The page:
foot (better rent a bycicle though). The walk across to Uoleva can only
be done at low tide, so check your tide tables in advance and be careful
with the timing. It can be highly dangerous otherwise.
If you manage to swim around Uoleva for example, you will be rewarded with
an intact coral reef, and an almost empty interior. You can feel like
Robinson Crusoe for a day. The waters are clear, warm, rich with fish
and turtles and marine birds. There is also a diveshop at the resort
on Foa, and they took this lonely freediver along on their boat with a
few other lonely scubadivers. Nothing remarkable, except the pleasure of
being just a few of us and the big wide clear waters.
The main freediving action goes on in Vava'u the largest island in the
northern group. A couple of diveshops in Neiafu will take you along on their
boat, to the many divesites spread over tens of smaller islands around.
I had a very relaxed, peaceful and rewarding freediving there, enjoying
swimthroughs, submerged caves such as
Mariner's Cave and Swallows Cave, and coral formations.
At places the bottom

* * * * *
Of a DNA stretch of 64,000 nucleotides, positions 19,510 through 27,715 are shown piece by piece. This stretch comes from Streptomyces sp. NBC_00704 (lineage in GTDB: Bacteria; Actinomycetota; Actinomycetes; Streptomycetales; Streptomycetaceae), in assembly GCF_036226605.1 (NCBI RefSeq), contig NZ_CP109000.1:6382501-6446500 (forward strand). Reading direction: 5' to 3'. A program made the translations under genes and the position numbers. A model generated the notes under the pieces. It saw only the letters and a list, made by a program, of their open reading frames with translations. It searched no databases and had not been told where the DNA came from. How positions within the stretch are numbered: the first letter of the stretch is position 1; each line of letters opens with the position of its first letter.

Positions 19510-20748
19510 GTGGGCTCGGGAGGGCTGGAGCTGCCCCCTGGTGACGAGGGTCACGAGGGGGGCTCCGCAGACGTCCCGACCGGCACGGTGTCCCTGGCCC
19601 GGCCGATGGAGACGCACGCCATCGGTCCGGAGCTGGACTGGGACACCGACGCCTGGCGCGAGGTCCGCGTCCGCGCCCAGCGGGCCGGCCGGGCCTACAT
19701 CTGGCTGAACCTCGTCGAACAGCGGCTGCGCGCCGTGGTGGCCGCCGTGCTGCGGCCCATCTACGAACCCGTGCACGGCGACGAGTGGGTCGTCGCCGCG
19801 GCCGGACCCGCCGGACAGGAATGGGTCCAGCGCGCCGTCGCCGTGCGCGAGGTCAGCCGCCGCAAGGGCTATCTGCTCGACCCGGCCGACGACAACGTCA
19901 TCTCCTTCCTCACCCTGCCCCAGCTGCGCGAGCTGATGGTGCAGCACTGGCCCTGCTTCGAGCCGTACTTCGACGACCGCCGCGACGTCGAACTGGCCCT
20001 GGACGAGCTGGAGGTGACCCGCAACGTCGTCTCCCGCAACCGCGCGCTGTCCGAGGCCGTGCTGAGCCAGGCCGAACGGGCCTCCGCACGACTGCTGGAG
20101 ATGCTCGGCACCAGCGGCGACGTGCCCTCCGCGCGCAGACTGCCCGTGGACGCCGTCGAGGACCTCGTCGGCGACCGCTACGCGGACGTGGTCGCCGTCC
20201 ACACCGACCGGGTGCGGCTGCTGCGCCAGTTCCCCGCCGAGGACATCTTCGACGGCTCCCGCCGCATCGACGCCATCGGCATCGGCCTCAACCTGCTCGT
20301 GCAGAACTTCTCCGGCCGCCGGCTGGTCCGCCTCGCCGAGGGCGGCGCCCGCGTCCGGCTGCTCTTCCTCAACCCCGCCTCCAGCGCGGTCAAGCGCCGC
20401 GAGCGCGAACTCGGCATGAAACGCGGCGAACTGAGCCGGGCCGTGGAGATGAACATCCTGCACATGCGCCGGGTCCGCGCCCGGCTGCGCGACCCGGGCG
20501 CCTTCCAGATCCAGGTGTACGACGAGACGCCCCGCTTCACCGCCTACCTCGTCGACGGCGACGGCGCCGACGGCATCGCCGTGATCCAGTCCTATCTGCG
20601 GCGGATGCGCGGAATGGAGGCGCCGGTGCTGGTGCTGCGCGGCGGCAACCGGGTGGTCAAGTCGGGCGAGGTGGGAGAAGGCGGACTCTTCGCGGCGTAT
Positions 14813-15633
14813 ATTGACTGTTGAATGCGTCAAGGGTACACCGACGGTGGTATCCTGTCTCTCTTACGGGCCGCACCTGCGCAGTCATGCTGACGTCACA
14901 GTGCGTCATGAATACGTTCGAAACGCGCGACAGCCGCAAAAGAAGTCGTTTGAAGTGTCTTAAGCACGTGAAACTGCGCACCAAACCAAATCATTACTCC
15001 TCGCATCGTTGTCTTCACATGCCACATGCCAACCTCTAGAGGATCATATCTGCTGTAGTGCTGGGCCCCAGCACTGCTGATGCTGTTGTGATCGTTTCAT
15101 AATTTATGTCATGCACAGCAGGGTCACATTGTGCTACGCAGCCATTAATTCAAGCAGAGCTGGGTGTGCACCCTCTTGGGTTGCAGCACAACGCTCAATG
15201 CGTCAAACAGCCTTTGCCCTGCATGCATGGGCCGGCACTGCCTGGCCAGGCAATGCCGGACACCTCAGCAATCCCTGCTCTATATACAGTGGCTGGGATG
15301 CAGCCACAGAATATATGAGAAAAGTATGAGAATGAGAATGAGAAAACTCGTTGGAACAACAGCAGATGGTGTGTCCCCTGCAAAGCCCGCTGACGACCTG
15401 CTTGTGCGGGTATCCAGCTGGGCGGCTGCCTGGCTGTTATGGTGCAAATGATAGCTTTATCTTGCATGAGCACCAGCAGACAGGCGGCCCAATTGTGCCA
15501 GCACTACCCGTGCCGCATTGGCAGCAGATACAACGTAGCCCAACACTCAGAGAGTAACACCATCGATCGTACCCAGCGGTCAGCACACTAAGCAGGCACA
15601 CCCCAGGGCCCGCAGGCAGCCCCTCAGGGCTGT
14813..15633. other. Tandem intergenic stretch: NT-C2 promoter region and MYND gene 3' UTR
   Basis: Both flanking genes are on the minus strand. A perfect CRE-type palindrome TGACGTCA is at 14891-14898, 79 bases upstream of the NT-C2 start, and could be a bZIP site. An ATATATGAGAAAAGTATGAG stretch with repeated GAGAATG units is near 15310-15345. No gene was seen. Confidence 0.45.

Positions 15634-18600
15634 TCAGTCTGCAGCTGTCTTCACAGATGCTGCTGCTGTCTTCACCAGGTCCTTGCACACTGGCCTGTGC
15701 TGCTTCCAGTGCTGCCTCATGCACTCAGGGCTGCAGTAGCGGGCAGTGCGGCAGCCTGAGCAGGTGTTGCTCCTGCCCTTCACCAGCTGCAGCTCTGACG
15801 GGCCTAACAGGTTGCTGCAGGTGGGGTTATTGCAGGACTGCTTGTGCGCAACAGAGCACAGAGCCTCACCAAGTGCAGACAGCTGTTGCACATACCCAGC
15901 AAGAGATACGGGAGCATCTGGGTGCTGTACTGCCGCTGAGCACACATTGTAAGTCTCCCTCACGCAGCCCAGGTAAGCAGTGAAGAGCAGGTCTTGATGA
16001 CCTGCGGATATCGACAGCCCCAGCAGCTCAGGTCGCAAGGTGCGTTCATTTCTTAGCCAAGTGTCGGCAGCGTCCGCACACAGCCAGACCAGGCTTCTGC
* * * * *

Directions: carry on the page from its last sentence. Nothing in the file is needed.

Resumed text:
drop offs very rapidly to 50+m just meters away from the coast. Visibility was
overall decent to very good, depending on the timing and amount of the previous
rainfall. Further out on the ocean, visibility easily exceeded 40m. This is
where you will go if you join one of the whalewatching tours. Freediving with
huge humpbacks whales was one of my most memorable experiences.
Unfortunately, I had no u/w camera at the time!
Tuvalu. Faraway and isolated, Tuvalu is best known
because it is supposedly doomed to be the first country to disappear entirely
should the sea levels rise a couple of meters. Most people including me usually
see only Funafuti, the main atoll with the international airport and Fongafale
the main "city". The atoll is too large to be truly pictoresque. You can walk
or ride a bus for a few km on the easternmost, longest uninterrupted section,
but other than that you would need a speedboat to see the other motus.
Freediving in Fongafale is a mixed bag which is very common in many other
south pacific islands: one the interior of the atoll the lagoon is too shallow